Lot 48
  • 48

Khunrath, Henricus

5,000 - 7,000 GBP
bidding is closed


  • Khunrath, Henricus
  • Amphitheatrum sapientiae aeternae, solius verae, Christiano-Kabalisticum, divino-magicum, nec non physico-chymicum, tertriunum, catholicon [edited by Erasmus Wolfart]. (Hanau: Guilielmus Antonius, 1609)
  • Paper
folio (297 x 192mm.), engraved portrait of Khunrath, engraved title-page, woodcut initials, head- and tailpieces, 9 double-page plates (of 10), 2 double-page tables, modern vellum in period style, first few leaves browned (portrait, title-page, first plate), lacking the small plate of an owl


Caillet 5747; Mellon 62; VD17 1:078059R

Catalogue Note

A short form of Khunrath's treatise was first published in 1595; in this expanded version the imperial privilege from Rudolph II is dated 1598, and the plates are mostly dated 1602. There were several issues of the text at this time, some of which also had a letterpress title-page with a Magdeburg imprint of 1608 or 1609, as well as a later 1653 Frankfurt reprint.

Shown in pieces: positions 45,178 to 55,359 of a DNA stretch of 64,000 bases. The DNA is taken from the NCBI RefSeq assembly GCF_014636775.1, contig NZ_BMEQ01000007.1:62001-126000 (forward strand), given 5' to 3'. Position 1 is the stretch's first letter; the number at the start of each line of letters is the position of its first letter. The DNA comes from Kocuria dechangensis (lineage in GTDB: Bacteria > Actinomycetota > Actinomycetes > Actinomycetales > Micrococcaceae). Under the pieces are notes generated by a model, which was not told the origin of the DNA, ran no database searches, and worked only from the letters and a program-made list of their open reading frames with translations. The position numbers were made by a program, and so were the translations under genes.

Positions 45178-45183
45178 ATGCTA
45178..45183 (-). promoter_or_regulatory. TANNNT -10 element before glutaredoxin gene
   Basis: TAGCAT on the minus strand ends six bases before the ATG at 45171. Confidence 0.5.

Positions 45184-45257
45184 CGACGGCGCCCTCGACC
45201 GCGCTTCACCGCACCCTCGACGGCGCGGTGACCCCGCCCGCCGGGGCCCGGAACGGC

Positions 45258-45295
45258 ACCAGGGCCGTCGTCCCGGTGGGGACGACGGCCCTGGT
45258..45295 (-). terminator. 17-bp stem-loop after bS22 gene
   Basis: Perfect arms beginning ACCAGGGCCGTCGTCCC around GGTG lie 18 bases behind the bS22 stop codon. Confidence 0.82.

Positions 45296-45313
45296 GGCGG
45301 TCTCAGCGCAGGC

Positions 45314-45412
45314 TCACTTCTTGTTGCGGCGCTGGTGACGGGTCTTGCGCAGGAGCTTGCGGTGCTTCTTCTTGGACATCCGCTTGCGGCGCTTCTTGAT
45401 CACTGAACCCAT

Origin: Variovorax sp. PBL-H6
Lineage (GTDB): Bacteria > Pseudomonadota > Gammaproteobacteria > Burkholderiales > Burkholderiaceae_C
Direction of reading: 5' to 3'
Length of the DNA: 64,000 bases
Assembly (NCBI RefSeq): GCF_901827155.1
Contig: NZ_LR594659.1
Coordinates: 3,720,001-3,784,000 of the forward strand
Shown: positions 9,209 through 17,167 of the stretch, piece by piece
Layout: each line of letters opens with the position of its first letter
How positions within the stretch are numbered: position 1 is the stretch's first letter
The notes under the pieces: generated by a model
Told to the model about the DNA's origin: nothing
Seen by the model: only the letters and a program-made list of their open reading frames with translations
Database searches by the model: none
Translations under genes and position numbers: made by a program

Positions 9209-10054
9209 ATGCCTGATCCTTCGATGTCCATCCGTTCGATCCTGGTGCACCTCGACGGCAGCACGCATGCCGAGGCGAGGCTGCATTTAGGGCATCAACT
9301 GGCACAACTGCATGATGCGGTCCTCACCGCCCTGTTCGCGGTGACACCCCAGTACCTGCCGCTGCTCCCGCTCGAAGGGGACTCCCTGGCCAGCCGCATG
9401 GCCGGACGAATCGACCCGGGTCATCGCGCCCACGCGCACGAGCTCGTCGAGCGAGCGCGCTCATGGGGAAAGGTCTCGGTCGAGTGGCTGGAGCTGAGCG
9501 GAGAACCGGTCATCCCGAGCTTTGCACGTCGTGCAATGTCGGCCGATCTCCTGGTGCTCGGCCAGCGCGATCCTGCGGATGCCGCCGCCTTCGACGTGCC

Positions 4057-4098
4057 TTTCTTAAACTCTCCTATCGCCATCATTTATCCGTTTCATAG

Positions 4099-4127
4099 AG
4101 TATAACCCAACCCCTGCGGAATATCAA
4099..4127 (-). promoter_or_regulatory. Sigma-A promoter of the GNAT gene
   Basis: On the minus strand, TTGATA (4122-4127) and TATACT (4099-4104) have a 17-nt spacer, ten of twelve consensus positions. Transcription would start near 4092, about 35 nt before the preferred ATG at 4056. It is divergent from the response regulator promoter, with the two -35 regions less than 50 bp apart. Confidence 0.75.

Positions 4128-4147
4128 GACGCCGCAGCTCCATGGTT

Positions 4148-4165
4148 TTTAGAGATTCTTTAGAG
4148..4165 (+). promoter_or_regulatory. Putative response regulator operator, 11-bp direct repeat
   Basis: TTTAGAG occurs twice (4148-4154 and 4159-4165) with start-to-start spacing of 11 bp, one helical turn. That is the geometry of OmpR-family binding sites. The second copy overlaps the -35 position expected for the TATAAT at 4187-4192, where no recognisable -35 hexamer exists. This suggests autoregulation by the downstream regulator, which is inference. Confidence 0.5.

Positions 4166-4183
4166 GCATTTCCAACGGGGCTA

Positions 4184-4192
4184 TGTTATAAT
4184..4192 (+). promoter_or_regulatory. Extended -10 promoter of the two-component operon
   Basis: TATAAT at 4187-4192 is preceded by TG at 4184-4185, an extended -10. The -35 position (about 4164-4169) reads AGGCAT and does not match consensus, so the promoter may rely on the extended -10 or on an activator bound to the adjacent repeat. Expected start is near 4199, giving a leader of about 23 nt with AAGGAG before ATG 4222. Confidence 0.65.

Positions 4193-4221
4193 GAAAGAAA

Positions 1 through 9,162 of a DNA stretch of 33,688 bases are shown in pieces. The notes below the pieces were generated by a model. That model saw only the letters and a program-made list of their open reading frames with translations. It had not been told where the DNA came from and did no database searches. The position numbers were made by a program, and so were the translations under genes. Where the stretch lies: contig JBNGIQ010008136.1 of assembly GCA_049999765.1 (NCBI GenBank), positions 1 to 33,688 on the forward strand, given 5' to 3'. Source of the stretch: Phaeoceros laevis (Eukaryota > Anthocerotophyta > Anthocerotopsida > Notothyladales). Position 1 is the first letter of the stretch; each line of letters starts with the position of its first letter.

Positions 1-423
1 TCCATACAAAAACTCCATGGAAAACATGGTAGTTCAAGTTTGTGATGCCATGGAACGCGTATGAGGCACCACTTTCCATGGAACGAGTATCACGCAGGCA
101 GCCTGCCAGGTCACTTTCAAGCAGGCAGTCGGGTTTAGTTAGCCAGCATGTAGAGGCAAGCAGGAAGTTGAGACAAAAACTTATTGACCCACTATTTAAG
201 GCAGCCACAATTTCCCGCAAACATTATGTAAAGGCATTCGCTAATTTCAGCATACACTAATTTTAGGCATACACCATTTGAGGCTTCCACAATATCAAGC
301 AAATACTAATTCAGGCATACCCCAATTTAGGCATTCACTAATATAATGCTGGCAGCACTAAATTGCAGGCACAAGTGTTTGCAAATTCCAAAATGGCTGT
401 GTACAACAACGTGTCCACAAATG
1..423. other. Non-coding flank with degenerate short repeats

Khunrath (1560-1605) was a doctor by profession and a follower of Paracelsus, but was famous as an alchemist and kabalist; this treatise was condemned by the Sorbonne in 1625 for its heretical and impious nature. Lynn Thorndike's opinion of this book was also not favourable: "It is written in a ranting tone of turgid rhetoric with much theosophic pretense and religious patter" (A History of Magic and Experimental Science, 1953, volume VII, p.273), though it has been subject to more favourable interpretations in recent years by Umberto Eco and Peter Forshaw.